March 16 is the anniversary of Rachel Corrie’s death. She is the American college student killed by an Israeli bulldozer in Gaza while attempting to block a house demolition. Israeli authorities claim that the driverwas unable to see Corrie, given the restricted vision from his perch, and that she acted recklessly by inserting herself into the path of the bulldozer. But as always happens in the Middle East, lies trumped truth.
The Corrie myth has been one of the most powerful tools in the anti-Israel propaganda campaign. She inspired literary works, boycotts and political memorials all around the world. Her story constituted bad press for Israel that was even worse than the fabricated martyrdom of Mohammed al-Dura.
A few days ago, a lawsuit seeking to overturn Olympia food co-op’s boycott of Israeli goods was dismissed in Washington’s Superior Court. Olympia is the hometown of Rachel Corrie. After her death, Caterpillar has been targeted by a series of initiatives and even the Church of England divested from the company. Fatah mourned Corrie as “the martyr of freedom and peace,” Hamas adopted her face as a mascot and Iran named a street after her.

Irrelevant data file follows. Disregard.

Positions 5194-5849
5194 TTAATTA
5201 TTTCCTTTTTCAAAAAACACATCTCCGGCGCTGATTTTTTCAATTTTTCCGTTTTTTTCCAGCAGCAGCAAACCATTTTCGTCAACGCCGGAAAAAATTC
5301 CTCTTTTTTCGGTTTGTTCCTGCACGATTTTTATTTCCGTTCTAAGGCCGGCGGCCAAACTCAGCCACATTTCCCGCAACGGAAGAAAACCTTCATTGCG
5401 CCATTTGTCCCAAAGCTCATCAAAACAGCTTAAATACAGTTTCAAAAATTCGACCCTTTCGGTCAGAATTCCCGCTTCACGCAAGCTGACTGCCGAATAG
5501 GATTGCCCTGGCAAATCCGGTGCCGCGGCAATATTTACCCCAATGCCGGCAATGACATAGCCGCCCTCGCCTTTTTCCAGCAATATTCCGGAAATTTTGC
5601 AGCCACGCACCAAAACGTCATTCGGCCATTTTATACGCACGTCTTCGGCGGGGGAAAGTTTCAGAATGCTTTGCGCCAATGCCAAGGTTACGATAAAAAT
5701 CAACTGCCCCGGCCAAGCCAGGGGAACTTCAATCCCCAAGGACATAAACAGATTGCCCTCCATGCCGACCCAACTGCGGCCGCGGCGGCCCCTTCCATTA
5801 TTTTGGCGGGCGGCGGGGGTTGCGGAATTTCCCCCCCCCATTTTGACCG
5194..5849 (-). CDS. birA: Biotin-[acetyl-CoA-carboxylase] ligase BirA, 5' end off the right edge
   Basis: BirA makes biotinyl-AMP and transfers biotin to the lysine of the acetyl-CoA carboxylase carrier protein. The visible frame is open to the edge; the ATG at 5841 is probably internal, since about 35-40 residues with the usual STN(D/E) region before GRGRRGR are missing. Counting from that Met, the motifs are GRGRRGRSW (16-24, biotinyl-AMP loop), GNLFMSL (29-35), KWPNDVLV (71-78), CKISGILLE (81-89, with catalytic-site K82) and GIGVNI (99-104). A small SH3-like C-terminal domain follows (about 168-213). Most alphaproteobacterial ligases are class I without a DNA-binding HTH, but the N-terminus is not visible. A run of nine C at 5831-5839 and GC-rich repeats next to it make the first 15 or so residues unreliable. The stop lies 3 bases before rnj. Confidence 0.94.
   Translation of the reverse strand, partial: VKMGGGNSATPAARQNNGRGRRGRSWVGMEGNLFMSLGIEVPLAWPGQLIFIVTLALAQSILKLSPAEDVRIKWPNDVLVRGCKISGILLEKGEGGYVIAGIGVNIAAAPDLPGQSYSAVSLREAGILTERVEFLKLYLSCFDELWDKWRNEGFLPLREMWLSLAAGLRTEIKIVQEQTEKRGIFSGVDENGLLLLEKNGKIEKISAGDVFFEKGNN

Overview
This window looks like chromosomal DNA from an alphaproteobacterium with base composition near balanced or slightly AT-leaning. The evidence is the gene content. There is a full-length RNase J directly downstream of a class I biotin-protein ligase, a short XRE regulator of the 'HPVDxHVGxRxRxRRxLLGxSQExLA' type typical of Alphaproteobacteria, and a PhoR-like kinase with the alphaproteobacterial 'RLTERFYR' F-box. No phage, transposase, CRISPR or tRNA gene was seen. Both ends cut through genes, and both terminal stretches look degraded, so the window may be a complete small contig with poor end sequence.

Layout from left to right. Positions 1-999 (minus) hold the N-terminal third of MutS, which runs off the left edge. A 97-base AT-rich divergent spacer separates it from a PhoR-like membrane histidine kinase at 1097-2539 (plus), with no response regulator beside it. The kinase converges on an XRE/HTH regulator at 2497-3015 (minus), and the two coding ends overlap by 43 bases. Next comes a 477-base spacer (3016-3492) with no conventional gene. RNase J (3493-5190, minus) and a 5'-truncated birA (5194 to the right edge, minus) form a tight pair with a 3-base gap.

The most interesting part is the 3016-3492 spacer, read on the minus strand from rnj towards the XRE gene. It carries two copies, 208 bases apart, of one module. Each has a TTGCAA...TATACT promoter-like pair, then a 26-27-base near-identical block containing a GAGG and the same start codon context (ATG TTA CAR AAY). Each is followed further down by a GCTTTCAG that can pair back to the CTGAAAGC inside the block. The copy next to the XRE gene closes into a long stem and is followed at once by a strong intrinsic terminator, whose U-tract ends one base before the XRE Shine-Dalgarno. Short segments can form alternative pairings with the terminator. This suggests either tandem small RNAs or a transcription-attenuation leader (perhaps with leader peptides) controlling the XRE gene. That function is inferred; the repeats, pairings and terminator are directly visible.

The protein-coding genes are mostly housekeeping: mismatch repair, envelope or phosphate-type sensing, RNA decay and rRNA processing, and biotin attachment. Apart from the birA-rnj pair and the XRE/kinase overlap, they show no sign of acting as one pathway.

The mythology presented Corrie as “a peaceful protester,” “a young woman who had dedicated her life to the non-violent defense of others” and as “a new Joan of Arc.” One Gazaflotilla ship was named after her. She was not just an unarmed, idealistic Western girl.
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